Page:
0404HAITIaudTed Garner, director of media services at Brenau, talks about an upcoming relief trip to Haiti.
Ted Garner has taken mission trips to Haiti regularly since 1983.
Simply put, the country where he earned his doctorate has long held a special place in his heart.
“When I heard about the earthquake, I and a whole lot of people went to their knees in prayer,” said Garner, director of mediaservices at Brenau University in Gainesville. “We knew it was going to be devastating for an already devastated country.”
What started as a relief effort planned by a few people at Garner’s Gainesville church, Atlanta Road Church of Christ, has grown into a massive undertaking.
A group of 26 people, including 16 church members, have raised $140,000 to carry out reconstruction efforts in Haiti, which was wrecked by a Jan. 12 earthquake that may have killed as many as 300,000 people.
“This is by and away the largest group I’ve ever taken down,” Garner said.
The trip began taking shape about two weeks after the earthquake when church member Vince Strine, a former Hall County football coach who now leads a team at Chattahoochee High School in Alpharetta, approached Garner and others about a trip.
“He said he had some kids who wanted to give up their spring break to help in Haiti,” Garner said.
Although struck by the gesture, Garner said he wondered if the trip could be pulled together so quickly.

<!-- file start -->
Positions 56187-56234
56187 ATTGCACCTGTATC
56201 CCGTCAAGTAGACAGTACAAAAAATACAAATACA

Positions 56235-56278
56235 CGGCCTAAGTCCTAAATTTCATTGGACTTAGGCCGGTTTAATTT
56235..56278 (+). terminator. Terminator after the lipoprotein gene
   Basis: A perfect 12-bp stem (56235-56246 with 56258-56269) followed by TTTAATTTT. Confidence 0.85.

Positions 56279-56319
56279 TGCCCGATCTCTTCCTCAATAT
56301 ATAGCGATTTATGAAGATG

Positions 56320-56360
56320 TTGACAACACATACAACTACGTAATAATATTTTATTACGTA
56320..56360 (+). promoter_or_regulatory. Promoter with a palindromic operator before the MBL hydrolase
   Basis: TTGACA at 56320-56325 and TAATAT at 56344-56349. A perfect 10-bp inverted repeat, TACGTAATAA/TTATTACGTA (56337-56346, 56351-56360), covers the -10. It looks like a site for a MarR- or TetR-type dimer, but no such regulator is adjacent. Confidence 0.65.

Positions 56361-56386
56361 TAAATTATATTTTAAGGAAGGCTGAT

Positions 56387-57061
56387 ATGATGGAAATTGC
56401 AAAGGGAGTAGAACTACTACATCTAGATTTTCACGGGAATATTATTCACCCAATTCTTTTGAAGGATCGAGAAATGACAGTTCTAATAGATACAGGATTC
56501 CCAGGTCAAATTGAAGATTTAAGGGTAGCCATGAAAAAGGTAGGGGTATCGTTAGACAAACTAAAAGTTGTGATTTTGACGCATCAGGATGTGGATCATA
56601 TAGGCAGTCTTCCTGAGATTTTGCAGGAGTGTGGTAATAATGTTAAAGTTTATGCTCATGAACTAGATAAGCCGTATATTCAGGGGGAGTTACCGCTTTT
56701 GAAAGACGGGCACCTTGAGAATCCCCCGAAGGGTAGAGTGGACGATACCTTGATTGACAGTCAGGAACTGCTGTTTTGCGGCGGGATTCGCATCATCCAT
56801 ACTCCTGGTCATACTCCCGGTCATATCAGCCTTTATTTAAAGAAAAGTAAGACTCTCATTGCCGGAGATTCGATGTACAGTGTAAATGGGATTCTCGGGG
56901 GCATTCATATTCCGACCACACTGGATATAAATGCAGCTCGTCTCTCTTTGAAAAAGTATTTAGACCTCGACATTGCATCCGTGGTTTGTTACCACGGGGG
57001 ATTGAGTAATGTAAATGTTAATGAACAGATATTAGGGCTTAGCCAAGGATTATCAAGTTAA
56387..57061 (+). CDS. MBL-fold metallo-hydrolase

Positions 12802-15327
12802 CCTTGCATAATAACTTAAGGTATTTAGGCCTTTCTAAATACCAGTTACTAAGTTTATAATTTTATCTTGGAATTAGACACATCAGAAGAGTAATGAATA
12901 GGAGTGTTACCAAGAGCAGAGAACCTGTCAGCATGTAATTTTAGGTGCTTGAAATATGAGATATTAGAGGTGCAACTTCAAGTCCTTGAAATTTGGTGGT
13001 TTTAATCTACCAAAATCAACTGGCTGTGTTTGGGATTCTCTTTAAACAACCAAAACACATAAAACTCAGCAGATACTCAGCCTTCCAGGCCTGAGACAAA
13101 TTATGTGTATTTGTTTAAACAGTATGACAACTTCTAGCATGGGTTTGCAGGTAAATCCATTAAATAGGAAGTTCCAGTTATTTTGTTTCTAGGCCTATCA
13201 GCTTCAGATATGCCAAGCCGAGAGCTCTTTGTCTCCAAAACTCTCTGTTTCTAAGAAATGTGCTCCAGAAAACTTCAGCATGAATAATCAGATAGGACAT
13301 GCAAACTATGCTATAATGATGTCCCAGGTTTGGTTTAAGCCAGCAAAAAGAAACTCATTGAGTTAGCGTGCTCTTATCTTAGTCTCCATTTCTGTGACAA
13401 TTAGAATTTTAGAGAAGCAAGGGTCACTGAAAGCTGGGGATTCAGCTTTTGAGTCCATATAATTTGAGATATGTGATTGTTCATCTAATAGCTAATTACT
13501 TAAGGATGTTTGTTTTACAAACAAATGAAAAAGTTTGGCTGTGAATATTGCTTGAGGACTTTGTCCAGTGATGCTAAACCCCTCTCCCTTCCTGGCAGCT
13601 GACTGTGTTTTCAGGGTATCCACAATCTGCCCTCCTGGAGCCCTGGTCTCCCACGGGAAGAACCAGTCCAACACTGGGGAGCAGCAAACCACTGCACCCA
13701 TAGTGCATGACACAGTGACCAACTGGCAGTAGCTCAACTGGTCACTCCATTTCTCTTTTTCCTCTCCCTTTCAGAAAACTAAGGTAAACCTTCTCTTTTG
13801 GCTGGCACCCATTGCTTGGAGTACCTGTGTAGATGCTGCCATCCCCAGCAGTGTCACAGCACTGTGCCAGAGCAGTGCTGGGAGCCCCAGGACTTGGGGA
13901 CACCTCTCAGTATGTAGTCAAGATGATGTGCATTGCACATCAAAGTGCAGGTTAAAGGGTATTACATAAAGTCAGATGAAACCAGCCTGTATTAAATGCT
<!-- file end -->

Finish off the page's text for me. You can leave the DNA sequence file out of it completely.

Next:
“Normally, on any kind of mission trip, I have a year or at least six months to prepare,” he added.
After much prayer and talking with various people, church members found excitement mounting for the trip.
“We’ve had people from as far away as Chicago ... who want to be a part of it,” Garner said.
Plenty of people have worked behind the scenes to make the trip work, including a donation of ready-to-eat meals by the Gainesville-based 802nd Ordnance Company, a U.S. Army Reserve unit that has been deployed to Afghanistan since December.
“There has been a tremendous outpouring of love,” Garner said.
Strine said past experience inspired him to approach church members after the earthquake.
While at Harding University in Arkansas in the late 1990s, he and 30 other players went to Honduras to help clean up after a devastating hurricane.
“We built houses and played with kids at the orphanage,” Strine said.
The trip “had a huge impact on my life, to see what it’s like in a country like that ... what it’s like to help people who are in desperate need,” he said.
Strine added that he wanted his own players to realize “there’s more to our world than just Alpharetta, Ga., more than what you see on TV.”
He and several of his players will be taking the trip to Haiti.
Garner left Wednesday to make preparations for the rest of his group, which was scheduled to fly to Haiti on Saturday. The group will stay outside of Port-au-Prince.
“We’re not going to be in the immediate area where the military will be patrolling,” he said. “We’re going to have to make sure we have our security provided.”
Plus, the group will have to provide its own food, tools and accommodations.
The greatest expense, however, “is in rebuilding the churches and schools and possibly an orphanage,” Garner said.
“Whatever is left over — whether it’s the tents that we stay in, the (military meals), the cots we’re sleeping on, the clothing, all the tools we’re carrying and generators — stays over there for the people to use,” he said.
“The group comes (out of Haiti) on April 10 with just the clothes they are wearing.”
Strine, who hasn’t been on a relief or mission trip since Honduras, said he hopes one trip isn’t all.
“I hope it will grow into (something) bigger where we can go back in a year’s time and I can take 10 or 15 members of the football team,” he said.